Russia is at a constitutional turning point. The outcome of this moment—an anti-constitutional coup or the beginning of a long effort aimed at the restoration of constitutional freedoms and principles that have been gradually usurped for 15 years by reactionary reforms, which have one by one eroded the democratic essence of the Russian Constitution—depends upon the people, according to Elena Lukyanova, Ilya Shablinsky and Vladimir Pastukhov. Today, everything points to the willingness of the authorities to use foreign and domestic challenges—some of them real, others of their own making—to eradicate any remaining sense from the Constitution, they write for the Institute of Modern Russia:
There is every indication that an anti-constitutional coup is already in process. In Russia, power is being concentrated in the hands of unconstitutional authorities that have taken the place of constitutional institutions. Some of these authorities have been formalized (such as the Presidential Administration or the Security Council), while others exist somewhat “beyond politics”—as a small circle of presidential insiders. Russia does not know by whom it is governed, let alone who controls these people.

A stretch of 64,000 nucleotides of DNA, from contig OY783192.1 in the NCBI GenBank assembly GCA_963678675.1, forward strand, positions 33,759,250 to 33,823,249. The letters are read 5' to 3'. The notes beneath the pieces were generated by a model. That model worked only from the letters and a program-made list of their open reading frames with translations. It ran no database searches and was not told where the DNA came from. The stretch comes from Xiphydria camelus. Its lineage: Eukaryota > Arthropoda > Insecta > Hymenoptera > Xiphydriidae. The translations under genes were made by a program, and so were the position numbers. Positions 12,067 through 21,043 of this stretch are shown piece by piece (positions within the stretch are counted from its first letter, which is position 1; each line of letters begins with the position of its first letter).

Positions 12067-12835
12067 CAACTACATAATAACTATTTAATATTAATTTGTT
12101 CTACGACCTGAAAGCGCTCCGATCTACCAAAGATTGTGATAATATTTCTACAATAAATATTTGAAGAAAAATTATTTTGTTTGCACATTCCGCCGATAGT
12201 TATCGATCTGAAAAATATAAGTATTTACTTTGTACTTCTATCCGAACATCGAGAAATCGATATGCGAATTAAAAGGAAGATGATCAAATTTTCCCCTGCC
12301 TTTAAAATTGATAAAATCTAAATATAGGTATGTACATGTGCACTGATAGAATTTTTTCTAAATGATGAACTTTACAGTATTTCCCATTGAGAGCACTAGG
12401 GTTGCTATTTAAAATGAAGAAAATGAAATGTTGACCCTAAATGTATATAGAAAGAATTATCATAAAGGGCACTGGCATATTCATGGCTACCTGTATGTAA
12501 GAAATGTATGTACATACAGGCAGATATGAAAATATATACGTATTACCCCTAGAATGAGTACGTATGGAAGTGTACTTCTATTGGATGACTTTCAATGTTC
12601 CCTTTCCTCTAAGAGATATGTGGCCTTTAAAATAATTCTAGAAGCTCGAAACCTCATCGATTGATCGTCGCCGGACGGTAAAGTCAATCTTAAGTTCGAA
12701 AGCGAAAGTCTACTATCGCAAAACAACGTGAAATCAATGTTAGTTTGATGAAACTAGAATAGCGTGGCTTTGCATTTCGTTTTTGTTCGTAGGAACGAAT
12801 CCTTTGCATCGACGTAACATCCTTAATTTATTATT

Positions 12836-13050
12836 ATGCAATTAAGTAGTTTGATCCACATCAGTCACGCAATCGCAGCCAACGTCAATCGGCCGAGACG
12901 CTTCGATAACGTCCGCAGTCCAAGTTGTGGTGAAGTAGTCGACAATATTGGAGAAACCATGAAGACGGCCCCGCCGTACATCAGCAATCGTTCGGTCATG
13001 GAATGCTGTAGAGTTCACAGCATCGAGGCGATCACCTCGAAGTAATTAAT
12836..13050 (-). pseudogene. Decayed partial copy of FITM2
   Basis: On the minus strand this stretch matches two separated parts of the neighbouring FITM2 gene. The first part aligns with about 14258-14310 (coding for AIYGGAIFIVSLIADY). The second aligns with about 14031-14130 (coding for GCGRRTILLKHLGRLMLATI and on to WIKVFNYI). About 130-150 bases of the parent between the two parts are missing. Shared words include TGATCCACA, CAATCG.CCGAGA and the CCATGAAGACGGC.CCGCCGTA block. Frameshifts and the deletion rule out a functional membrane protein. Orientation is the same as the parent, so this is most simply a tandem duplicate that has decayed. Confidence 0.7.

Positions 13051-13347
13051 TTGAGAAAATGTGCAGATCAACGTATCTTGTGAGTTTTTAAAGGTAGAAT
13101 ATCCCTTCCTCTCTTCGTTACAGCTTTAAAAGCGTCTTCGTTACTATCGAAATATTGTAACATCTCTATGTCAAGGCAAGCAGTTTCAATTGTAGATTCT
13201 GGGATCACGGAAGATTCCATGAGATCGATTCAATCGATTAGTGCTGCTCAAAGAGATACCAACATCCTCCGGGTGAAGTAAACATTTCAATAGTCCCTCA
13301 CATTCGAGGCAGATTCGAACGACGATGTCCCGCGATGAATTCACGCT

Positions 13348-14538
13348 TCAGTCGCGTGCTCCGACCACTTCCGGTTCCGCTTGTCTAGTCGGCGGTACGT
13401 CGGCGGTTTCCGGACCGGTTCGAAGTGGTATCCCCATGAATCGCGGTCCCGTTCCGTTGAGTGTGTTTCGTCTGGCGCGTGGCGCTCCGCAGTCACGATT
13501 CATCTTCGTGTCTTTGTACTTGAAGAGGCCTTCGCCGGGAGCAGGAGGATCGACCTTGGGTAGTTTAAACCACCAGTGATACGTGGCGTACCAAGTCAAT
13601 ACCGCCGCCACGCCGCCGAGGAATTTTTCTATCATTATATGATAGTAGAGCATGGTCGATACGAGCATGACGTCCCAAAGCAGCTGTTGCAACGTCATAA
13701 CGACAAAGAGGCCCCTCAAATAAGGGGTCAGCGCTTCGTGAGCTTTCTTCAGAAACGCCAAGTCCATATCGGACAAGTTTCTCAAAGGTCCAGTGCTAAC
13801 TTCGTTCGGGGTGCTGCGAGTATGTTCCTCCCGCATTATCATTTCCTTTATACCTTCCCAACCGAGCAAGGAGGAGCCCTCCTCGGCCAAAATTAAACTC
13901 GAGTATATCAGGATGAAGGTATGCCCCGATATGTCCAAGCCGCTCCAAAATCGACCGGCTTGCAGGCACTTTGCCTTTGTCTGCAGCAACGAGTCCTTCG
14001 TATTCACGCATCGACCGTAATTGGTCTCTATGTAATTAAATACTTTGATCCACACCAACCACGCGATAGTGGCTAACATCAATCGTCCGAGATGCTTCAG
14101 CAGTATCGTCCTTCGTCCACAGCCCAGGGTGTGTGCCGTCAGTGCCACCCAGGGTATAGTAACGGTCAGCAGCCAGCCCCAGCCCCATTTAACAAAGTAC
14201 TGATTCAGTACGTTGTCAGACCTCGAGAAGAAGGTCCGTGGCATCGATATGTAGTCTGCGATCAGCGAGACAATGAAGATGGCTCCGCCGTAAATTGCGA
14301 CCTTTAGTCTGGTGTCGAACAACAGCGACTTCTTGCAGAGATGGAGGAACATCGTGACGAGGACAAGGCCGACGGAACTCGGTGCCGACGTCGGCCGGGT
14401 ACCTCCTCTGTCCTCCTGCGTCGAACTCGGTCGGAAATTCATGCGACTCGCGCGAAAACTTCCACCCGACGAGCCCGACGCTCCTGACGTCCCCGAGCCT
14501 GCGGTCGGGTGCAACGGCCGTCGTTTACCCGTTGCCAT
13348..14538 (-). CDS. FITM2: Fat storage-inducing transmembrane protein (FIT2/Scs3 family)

The constitutional crisis that faces us today must and can be overcome by restoring the democratic essence of the Russian Constitution through a radical but balanced and gradual reform aiming at the restoration of constitutional order in Russia. The Russian public will need to make the decision to embrace such reform in the near future; and it has to be ready to do so. We dream of a strong and prosperous Russia, and we understand that in the modern world, Russia can be strong and prosperous only if it becomes a constitutional state, governed by the rule of law. It took over one hundred tragic years during which the Russian people suffered enormous losses, for this truth to be realized. The current generation needs to make sure that these losses were not in vain.